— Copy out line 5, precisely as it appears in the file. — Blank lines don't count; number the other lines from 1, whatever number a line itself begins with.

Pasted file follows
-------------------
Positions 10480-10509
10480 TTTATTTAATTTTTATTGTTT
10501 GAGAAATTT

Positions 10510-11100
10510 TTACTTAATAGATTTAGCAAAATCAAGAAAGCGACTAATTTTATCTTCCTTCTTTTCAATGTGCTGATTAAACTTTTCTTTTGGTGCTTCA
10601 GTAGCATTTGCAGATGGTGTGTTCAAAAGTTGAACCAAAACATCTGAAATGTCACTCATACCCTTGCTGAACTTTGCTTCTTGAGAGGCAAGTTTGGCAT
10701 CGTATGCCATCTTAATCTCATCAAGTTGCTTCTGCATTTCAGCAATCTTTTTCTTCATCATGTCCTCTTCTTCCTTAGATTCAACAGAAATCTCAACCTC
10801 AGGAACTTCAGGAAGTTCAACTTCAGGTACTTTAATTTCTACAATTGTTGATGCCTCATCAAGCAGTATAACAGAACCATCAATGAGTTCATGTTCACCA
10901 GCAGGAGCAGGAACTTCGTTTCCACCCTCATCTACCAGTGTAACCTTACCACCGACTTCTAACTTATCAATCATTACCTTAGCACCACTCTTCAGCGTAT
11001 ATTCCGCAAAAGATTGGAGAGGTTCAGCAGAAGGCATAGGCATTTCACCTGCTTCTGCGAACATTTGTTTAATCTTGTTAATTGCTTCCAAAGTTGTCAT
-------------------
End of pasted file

10510 TTACTTAATAGATTTAGCAAAATCAAGAAAGCGACTAATTTTATCTTCCTTCTTTTCAATGTGCTGATTAAACTTTTCTTTTGGTGCTTCA